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Community / Three cheers as jarl Thorir Hund leads Bressay Up Helly Aa celebrations

Bressay jarl Ian Harness with his burning galley on Friday evening. All photos: Malcolm Younger /Millgaet Media

JARL Ian Harkness is geared up and ready to celebrate Bressay Up Helly Aa after waiting an extra two years because of Covid.

He said it has been “all go up until the last moment”, but they’re ready for the big day: “I’m really excited now; it’s been a stressful week but we’ve gotten through it.”

Ian added: “You would think you have loads of time to do things, but even with the two-year delay we’ve only picked things up in the last few months.”

The jarl squad began their day with breakfast at the Speldiburn Café, followed by visiting the Bressay Hall, the Mail Shop and ferry terminal, before heading to the Maryfield for lunch.

Ian was nominated to be jarl in 2010, and has been involved in Bressay Up Helly Aa since.

His father Robert Harkness was jarl in 2001, while his stepfather Brian Anderson led the festival in 2000. “I got involved around the time it was my uncle Neil Smith’s year back in 2010, and have been in the committee ever since.”

He is taking the name Thorir Hund, saying that his story “shone out to him”. He was inspired by the way Hund handled his enemies.

Thorir Hund was one of the great Viking chiefs of Hålogaland, who opposed King Olaf II. Hund was born at the beginning of the Christian era in Norway and was a devout pagan. He didn’t like that King Olaf was trying to Christianise the country.

But there was a personal grudge involved too, as one of the king’s reeves, Asmundr Grànkelsson, murdered his nephew. Hund avenged his nephew, but was ordered to pay a hefty fine by King Olaf, adding to his hatred for the royal.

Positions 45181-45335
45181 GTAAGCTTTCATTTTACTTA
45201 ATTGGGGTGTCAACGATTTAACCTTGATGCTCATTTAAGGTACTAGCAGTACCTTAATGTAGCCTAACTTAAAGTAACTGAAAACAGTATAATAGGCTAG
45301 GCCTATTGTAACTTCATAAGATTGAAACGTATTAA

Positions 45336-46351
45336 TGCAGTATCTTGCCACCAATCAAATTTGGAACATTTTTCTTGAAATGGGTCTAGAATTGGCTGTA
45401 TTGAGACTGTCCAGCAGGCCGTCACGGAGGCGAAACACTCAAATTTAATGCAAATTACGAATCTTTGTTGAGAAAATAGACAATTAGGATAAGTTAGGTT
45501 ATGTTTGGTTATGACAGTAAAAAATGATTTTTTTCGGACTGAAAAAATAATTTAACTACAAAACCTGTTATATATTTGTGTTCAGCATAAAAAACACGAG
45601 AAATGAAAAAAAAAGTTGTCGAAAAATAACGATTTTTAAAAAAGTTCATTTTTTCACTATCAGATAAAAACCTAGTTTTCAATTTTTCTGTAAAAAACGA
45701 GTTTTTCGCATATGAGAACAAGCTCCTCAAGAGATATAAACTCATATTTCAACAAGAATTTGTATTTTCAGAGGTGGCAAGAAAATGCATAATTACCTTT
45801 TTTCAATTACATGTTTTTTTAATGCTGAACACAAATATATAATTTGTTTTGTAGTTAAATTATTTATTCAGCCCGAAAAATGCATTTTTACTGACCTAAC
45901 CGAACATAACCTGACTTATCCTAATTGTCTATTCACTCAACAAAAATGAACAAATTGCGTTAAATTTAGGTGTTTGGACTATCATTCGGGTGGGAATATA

In 1030, Hund and his men led a rallying charge against the king in the Battle of Stiklestad, and it’s said that Hund dealt the lethal blow – murdering the king with the same spearhead that had earlier been used to slay his nephew.

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As for his galley, he has taken inspiration from his daughter’s name: Ewolram, which is her name backwards. His jarl squad consists of 21 adults, three boys and three Viking princesses.

Bressay Up Helly Aa has been going since 1930, but it hasn’t been held every year since. It ran until 1934, and then stopped until 1962. It’s taken place every year since then, with the hall acting as the only venue.

Ian has been looking forward to the day, saying: “We are all feeling pretty good, excited to get it done.

“We’ve been in amongst it all, getting some last touch-ups on axes and shields. All my dad’s side of the family are from Inverness, and they all arrived yesterday morning, so we were doing last-minute fittings.”

Light up for the procession begins at 8pm, followed by a night of revelry and dancing in the Bressay Hall.

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